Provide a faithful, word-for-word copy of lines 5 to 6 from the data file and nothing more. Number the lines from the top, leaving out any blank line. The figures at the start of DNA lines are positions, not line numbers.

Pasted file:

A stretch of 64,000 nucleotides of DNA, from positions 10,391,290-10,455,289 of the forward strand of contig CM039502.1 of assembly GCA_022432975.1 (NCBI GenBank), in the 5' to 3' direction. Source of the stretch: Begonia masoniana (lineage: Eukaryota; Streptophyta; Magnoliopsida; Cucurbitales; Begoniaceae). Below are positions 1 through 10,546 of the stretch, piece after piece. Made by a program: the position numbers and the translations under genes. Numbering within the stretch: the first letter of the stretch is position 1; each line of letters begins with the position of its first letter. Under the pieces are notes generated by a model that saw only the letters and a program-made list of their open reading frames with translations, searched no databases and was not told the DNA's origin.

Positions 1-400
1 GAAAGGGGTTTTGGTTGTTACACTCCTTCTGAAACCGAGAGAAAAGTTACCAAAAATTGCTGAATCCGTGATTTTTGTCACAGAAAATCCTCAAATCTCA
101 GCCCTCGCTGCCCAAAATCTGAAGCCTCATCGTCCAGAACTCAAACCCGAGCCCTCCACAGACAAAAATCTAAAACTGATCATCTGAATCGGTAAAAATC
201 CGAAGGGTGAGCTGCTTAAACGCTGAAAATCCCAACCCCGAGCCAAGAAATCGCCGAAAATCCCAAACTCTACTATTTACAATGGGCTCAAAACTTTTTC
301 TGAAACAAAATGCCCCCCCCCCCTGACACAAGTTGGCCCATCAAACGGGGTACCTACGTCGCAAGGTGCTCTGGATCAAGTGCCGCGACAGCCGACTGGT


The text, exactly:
201 CGAAGGGTGAGCTGCTTAAACGCTGAAAATCCCAACCCCGAGCCAAGAAATCGCCGAAAATCCCAAACTCTACTATTTACAATGGGCTCAAAACTTTTTC
301 TGAAACAAAATGCCCCCCCCCCCTGACACAAGTTGGCCCATCAAACGGGGTACCTACGTCGCAAGGTGCTCTGGATCAAGTGCCGCGACAGCCGACTGGT